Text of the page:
Protect the Partrick Wetlands
ARS Partners, with its hard-won approvals from the Conservation Commission and the Water Pollution Control Board, has now taken the next legal step and applied to the Westport Planning and Zoning Commission for a site plan and special permit review for "The Reserve at Poplar Plains," its 22 single-family-home project on the 55.9 acre site between Partrick Road and Newtown Turnpike.
The application was filed in spite of the vociferous objections of a group of local residents, who show no sign of giving up their battle to oppose the project and who have formed a protest group called the Partrick Wetlands Preservation Fund.
Despite a veritable tome of approvals and modifications by various town bodies that have reviewed the project, which is situated on property with wetlands, the neighbors maintain that the potential remains significant for environmental damage, such as possible contamination of the water supply, disruption of the fragile wetlands, destruction of the aquifer, release of contaminants from the soil as a result of the inevitable blasting at the site, and loss of precious wildlife, just to name a few.
There is currently one lawsuit pending against the town, filed by residents Claudia and Arthur Cohen, which was filed after the Conservation Commission reviewed and ultimately restricted the development from 31 to 25 units. ARS partners also filed an appeal, which it later withdrew, after the Conservation Commission made its decision. Subsequently the developer reduced the number of proposed units to 22.
Most recently, the Water Pollution Control Authority grappled with the issue of whether or not the sanitary sewer extension posed a real threat to the water supply. Relying on the expert recommendations of the Conservation Commission and the Department of Public Works, the WPCA last week approved the sanitary sewer extension by a 2-1 vote, although it imposed a condition calling for a requirement that should a private well be impacted, the hookup to the public water supply be made at the developer's expense.
At this time, the developer maintains that the each of the town's numerous requirements have been met. The developer now faces another sometimes unpredictable panel, the Planning and Zoning Commission.
Matthew Mandell, an outspoken opponent of the development, called the decision by the Water Pollution Control Authority "difficult to comprehend" and said that "in no way should (the decision) be considered an endorsement of the sewer or the development of the Partrick Wetlands - the real questions concerning well water contamination, public health, sprawl and loss of open space went unanswered and sloughed off to Planning and Zoning. It is there where the citizens of Westport will finally find justice in an elected commission whose regulations are clear and broad."
Kathy Barnard, director of the Planning and Zoning Department, said that the application would probably come before the commission by the end of March, but said that because of the Staples High School application zoners are working on at present, it was not clear exactly when the project would be before the commission.
Mandell fully intends to present the concerns of the residents to the Planning and Zoning Commission. "We don't believe the property should be developed as proposed and we will fight it until a proper resolution is found," he said.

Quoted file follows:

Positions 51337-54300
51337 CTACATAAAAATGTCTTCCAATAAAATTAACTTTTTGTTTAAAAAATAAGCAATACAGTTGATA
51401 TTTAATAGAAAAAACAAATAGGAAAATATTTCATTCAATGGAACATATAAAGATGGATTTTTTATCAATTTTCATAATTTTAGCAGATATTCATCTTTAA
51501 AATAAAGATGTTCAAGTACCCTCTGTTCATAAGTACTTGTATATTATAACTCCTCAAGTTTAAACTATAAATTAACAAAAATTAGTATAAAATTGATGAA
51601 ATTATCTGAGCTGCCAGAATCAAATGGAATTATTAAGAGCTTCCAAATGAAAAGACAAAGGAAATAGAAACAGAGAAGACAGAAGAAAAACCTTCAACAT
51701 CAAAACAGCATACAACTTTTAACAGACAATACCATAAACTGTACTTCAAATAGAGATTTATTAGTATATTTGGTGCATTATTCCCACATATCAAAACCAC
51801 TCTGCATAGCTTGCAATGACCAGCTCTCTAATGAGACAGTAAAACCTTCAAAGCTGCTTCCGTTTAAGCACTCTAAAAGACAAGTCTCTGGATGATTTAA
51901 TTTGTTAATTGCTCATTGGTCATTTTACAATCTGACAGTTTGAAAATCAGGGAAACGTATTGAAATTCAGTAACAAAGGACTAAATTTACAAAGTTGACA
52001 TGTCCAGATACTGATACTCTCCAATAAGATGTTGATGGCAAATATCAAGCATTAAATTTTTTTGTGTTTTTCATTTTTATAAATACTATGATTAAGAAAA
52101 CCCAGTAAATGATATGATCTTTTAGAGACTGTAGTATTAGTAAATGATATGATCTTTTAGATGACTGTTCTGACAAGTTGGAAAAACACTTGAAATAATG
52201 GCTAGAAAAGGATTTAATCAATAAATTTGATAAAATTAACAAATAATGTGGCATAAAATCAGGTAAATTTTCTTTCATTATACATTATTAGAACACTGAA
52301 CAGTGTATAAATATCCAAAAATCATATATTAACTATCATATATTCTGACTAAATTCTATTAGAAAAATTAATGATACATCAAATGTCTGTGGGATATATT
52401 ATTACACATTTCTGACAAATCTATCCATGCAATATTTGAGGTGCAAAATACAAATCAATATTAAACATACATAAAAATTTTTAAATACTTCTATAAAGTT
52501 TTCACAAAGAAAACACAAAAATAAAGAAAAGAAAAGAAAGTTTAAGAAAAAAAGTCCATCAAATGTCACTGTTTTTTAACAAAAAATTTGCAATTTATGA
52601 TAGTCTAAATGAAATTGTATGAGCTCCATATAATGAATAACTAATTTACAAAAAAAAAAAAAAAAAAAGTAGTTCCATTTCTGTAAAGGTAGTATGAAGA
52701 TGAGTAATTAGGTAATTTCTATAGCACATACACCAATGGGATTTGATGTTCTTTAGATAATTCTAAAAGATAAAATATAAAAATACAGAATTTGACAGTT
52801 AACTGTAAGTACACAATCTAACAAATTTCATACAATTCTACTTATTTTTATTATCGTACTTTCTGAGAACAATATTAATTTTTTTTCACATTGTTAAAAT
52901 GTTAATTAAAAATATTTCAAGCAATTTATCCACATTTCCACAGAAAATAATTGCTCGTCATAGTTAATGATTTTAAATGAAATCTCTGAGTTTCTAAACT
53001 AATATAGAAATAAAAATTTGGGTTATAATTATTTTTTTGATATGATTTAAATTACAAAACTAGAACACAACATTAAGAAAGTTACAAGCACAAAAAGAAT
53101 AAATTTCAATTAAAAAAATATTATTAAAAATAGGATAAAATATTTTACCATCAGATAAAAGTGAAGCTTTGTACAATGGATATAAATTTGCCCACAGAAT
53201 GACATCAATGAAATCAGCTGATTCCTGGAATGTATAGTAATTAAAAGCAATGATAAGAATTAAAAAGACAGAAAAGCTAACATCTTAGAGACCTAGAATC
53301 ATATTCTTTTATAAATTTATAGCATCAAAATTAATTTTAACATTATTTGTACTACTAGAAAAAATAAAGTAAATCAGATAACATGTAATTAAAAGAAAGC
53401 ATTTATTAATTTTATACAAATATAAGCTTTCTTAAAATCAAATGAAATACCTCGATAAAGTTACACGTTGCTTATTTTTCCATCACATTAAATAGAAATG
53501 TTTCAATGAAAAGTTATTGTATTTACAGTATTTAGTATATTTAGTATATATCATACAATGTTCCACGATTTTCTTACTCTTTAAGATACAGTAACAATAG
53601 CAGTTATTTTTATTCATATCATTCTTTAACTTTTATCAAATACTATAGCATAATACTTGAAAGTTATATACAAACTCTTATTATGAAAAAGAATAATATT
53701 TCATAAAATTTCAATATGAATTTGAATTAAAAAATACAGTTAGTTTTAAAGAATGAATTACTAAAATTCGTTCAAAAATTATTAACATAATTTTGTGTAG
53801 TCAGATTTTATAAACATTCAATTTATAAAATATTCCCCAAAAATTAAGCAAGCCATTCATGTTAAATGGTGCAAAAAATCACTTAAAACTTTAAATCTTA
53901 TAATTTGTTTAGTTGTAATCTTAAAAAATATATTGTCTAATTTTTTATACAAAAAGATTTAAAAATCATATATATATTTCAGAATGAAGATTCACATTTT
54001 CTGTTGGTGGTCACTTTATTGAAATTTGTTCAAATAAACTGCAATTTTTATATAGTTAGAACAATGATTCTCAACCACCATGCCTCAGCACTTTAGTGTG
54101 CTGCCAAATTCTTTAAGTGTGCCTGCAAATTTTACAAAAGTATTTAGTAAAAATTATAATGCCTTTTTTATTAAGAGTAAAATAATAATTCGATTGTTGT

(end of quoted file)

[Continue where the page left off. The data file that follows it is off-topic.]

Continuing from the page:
"We believe the planning and zoning regulations, as well as the town plan, gives the commission far-reaching areas to view. Well water quality is certainly within their purview, traffic, character of the neighborhood, overdevelopment, and loss of open space, are only some of the issues that we will be bringing to the commission."
Mandell explained his motivation for fighting the development. "I love that land, and I find it very difficult to believe that the developer can put those houses there." He said that there had been no effort made by the developer to sit down with residents to do what is best for everyone involved. "They should be working with the town and the community to do what is best for everyone involved. There will be no access for the community, no trails, or a nature center."
Mandell said he intended to focus some of his statements to the P&Z on the need for open space. "If all open space is gone," he said, "that is a horrible occurrence for a town such as Westport. Westport has the lowest percentage of open space of the towns around it. [First Selectwoman Diane] Farrell campaigned on open space."
Barnard, the P&Z director, predicted that many of the same issues brought up by the opponents will come up before the P&Z as it faces its decision. "They [zoning commissioners] are required to rely upon what is already in the record, such as previous reviews by other agencies. But they also call in their own experts," she said. "They must take into account reviews by other agencies as well as testimony by neighbors and the applicant."
Barnard said the P&Z won't do a total conservation review. "They could, however, ask the health department to do additional things. The commission is used to hearing a lot of points of view. They do a good job of filtering through all of that. The commission will of course have to review the project's setbacks, coverage, density, and the impact on the land itself."
The land is zoned OSRD-one family single residential development. The regulations for land zoned OSRD allow up to 100 units on the property. "That has been substantially diminished along the way by conservation," said Barnard. At this time, most of the units are planned to be 4,200 square feet. The houses will be clustered together on less than 10 acres of the 56-acre parcel, which contains 36 acres of wetlands and 20 acres of upland.
©Westport Minuteman 2003